Most criminal cryptocurrency is funneled through just 5 exchanges

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For years, the cryptocurrency economy has been rife with black market sales, theft, ransomware, and money laundering.In that economy, virtually every transaction is permanent and immutable on the blockchain. But new evidence suggests that years of progress in tracking blockchains and cracking down on the illicit underworld may be having an effect. We have fewer options to monetize our earnings than we have in the last decade.

so Part of the annual crime report Money laundering-focused crypto-tracking firm Chainalysis, which went public today, points to new integrations of cash-out services for crypto criminals in the past year. Only 915 services were used in 2022, the lowest since 2012, and the latest sign that the number of these services has been steadily declining since 2018. Real Dollar, Euro and Yen Trading in Cryptocurrencies: We found that just five cryptocurrency exchanges currently process nearly 68% of all black market cashouts.

In fact, Chainalysis confirmed that just 542 cryptocurrency deposit addresses received more than half of the total $6.3 billion in illicit funds tracked against those cashout services in 2022. four Address received $1.1 billion of these funds.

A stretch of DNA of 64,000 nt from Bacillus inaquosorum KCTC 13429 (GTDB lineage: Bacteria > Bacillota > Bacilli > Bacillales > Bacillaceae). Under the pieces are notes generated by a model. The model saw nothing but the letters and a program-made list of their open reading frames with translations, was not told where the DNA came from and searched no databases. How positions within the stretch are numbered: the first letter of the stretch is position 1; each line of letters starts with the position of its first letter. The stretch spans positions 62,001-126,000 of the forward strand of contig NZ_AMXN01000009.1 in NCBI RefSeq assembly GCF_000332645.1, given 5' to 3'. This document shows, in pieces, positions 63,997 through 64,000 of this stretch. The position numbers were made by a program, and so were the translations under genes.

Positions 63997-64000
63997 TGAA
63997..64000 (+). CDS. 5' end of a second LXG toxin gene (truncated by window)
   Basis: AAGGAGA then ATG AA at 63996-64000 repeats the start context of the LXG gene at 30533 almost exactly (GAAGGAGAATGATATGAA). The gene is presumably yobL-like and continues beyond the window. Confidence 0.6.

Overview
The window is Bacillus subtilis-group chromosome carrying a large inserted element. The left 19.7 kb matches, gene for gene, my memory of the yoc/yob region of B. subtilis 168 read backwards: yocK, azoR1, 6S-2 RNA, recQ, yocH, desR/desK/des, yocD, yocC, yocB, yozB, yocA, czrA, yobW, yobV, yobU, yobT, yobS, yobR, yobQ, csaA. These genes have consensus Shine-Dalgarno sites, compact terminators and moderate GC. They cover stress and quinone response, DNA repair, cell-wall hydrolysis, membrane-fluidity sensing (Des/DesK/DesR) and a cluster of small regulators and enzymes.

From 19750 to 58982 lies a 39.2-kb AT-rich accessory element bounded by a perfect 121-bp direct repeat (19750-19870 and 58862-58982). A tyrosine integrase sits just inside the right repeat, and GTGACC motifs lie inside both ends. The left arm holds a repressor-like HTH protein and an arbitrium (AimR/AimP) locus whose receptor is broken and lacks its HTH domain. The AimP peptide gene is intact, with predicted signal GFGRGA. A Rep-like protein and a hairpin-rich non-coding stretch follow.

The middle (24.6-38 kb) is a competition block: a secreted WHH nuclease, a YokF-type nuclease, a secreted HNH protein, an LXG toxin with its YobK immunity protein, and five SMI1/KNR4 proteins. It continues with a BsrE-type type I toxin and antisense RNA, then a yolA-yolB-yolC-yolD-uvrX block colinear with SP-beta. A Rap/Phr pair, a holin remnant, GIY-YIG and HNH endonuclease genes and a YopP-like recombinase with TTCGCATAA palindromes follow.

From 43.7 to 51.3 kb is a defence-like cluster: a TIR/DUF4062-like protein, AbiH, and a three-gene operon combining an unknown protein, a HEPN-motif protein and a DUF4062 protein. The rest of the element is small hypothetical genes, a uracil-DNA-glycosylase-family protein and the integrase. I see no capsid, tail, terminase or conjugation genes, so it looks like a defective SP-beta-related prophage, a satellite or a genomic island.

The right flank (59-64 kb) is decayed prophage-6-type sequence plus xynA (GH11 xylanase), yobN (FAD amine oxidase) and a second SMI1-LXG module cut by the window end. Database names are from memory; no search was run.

The so-called “off-ramp” of cryptocurrency crime has narrowed significantly as governments continue to crack down on crypto money laundering, with signs of further crackdowns, Chainalysis study shows Kim Grauer, the director in charge, said. “We see some of these deposit addresses moving over $100 million in illicit funds and still functioning despite being very transparent and easily verifiable with blockchain analysis. “It’s shocking,” Grauer said.

On the other hand, it is not clear whether the total volume of cryptocurrency crime will increase or decrease in 2022. Criminal Use of Cryptocurrencies Increases Despite the sharp drop in cryptocurrency exchange rates last year. But those numbers include a surge in illegal trading on licensed cryptocurrency exchanges. This may have less to do with rising crime than the U.S. Treasury Department’s Office of Foreign Assets Control (OFAC) increasingly imposing sanctions on key players in the crypto underground. For example, OFAC last April Licensed Galantexis a Russia-based exchange that claims to have laundered more than $100 million in criminal proceeds, including ransomware payments. The year before, it licensed two other Russian exchanges, shateks and souks, has since gone out of business. And just last week, OFAC licensed another exchange, Bitzlato, and the Department of Justice. Russia Founder Anatoly Legkodimov Prosecuted, Takes His Business Offline.

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